Nigeria has been recognized by United Nations Fund for Population Activities (UNFPA) as one of the countries that have banned Female Genital Mutilation (FGM).
Gambia is another West African country so recognized.
UNFPA stressed the urgent need to abandon the practice of FGM in a report on 2017 International Day for Zero Tolerance for Female Genital Mutilation.
Female genital mutilation refers to all procedures involving partial or total removal of the external female genitalia or other injury to the female genital organs for non-medical reasons.
UNFPA regretted that this practice is a “deeply entrenched social and cultural norm in many societies.”
Many countries, including Nigeria in 2015, have, with the support of UNFPA and other UN agencies, passed legislations banning FGM, UNFPA said.
As disclosed in the report, “Girls aged 14 and younger women represent about 44 million of those who have undergone female genital mutilation.
“Around the world, 200 million women and girls alive in the world today have undergone some form of female genital mutilation.”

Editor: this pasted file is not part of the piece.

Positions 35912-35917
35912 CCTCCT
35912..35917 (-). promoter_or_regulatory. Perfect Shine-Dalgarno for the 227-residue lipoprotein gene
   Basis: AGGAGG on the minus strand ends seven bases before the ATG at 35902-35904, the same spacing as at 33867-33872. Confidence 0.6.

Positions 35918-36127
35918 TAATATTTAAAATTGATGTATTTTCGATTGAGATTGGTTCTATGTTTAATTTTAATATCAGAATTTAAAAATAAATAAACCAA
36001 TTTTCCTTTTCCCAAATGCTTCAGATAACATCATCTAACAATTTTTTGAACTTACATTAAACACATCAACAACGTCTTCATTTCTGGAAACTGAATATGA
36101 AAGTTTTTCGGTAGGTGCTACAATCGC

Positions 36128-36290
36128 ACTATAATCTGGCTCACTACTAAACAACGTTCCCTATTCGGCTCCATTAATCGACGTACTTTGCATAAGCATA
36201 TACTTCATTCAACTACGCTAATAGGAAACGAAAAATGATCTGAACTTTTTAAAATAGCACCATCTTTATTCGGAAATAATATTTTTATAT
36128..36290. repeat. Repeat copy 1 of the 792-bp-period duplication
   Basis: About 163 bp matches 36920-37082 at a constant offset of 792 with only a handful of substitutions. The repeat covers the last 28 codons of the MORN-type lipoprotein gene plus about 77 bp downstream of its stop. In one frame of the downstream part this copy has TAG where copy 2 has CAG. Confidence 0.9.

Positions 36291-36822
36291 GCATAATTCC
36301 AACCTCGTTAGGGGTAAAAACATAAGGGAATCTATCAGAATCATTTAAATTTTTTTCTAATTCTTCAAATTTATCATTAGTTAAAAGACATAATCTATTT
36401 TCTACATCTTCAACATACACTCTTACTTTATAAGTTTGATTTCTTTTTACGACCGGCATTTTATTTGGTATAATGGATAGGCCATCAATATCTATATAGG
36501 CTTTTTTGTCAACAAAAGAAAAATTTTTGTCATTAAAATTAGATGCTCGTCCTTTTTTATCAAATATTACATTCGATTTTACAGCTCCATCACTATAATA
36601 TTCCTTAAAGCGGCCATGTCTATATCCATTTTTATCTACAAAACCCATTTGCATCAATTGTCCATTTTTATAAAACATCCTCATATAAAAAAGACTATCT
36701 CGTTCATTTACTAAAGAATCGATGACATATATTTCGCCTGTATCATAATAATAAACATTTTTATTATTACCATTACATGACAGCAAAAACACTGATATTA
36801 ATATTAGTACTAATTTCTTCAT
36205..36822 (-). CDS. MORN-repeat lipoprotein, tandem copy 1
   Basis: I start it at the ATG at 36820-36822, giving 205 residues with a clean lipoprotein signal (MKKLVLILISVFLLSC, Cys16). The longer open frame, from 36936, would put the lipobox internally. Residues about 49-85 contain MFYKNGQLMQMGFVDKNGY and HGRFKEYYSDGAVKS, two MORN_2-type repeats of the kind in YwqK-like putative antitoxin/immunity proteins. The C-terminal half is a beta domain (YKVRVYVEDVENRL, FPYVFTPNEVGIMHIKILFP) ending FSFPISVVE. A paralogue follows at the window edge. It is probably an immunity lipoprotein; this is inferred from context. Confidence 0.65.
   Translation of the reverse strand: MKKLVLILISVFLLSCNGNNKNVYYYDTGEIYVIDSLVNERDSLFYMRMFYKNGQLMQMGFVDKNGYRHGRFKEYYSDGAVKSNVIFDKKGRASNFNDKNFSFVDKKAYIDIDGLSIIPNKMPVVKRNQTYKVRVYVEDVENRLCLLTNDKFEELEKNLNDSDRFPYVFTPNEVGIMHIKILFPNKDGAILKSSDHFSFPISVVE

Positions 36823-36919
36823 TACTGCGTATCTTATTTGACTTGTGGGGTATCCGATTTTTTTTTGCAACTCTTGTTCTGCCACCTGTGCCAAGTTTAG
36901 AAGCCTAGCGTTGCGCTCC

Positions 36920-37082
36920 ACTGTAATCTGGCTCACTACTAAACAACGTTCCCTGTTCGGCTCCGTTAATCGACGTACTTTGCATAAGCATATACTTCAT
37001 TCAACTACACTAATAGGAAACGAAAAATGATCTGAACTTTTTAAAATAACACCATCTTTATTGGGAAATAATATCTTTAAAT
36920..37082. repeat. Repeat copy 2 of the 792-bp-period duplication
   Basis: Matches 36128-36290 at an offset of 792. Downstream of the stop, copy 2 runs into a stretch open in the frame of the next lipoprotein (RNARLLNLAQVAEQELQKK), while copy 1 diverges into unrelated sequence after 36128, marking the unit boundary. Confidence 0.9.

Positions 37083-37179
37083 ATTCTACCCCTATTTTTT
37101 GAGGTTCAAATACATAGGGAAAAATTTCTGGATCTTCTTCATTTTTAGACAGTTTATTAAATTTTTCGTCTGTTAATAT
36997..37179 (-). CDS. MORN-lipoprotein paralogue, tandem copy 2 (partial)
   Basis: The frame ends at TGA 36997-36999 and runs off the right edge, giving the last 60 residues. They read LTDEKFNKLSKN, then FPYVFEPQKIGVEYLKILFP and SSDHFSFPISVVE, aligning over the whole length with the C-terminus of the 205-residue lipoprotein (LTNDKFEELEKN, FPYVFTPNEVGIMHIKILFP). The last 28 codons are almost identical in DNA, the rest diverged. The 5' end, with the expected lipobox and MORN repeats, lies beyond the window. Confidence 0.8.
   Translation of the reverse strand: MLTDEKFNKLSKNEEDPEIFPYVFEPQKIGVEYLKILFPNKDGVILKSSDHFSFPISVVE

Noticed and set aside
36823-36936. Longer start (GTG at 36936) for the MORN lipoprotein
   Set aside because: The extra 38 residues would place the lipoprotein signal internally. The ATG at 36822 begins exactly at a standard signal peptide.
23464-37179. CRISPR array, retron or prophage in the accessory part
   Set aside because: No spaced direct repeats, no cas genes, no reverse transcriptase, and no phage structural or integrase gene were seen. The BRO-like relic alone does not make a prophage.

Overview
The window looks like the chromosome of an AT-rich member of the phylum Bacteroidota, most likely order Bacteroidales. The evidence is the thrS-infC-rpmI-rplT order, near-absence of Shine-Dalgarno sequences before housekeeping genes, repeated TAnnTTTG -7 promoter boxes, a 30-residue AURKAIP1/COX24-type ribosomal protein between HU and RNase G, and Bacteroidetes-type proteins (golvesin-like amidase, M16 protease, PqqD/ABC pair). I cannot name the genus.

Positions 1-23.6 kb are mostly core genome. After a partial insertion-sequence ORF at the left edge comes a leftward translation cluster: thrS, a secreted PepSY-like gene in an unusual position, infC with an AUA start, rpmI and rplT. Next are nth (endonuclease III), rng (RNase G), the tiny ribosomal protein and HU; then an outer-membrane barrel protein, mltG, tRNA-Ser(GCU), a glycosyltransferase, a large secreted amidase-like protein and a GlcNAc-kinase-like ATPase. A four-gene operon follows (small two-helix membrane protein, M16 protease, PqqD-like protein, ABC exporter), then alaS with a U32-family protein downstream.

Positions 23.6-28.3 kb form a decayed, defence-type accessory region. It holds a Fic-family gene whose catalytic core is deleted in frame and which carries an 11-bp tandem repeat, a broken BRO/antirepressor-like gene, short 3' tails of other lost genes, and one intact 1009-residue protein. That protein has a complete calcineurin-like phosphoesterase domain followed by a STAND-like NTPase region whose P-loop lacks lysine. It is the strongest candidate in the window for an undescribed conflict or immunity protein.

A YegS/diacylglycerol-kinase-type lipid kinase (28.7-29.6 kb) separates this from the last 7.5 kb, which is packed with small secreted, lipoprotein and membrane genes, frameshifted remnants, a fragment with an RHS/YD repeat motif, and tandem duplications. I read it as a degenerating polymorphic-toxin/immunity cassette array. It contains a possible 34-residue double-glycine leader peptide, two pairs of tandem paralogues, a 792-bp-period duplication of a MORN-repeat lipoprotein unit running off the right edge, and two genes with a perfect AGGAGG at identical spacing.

UNFPA frowned at the practice, pointing out that it is “a deeply entrenched culture with devastating medical, social and economic repercussions for young girls and women.”
FGM, UNFPA insisted, is a violation of the human rights of women and girls, “a form of gender-based violence that must end now.”
The practice could cause short- and long-term health implications, including chronic pain, infection, increased risk of HIV transmission, anxiety, depression, birth complications, infertility and death, UNFPA said.
It warned that FGM is internationally recognized as an extreme violation of the rights of women and girls.
“Female genital mutilation violates human rights principles and standards, including the principle of equality and non-discrimination on the basis of sex,” UNFPA emphasized.
Also, FGM violates the rights to freedom from torture or cruel, inhuman or degrading punishment, the right to the highest attainable standard of health, the right of the child, and the right to physical and mental integrity, and even the right to life.
UNFPA sought the engagement of communities to promote the abandonment of the practice.
It said its programme is focusing on 17 African countries and that it supports both regional and global initiatives to eradicate FGM.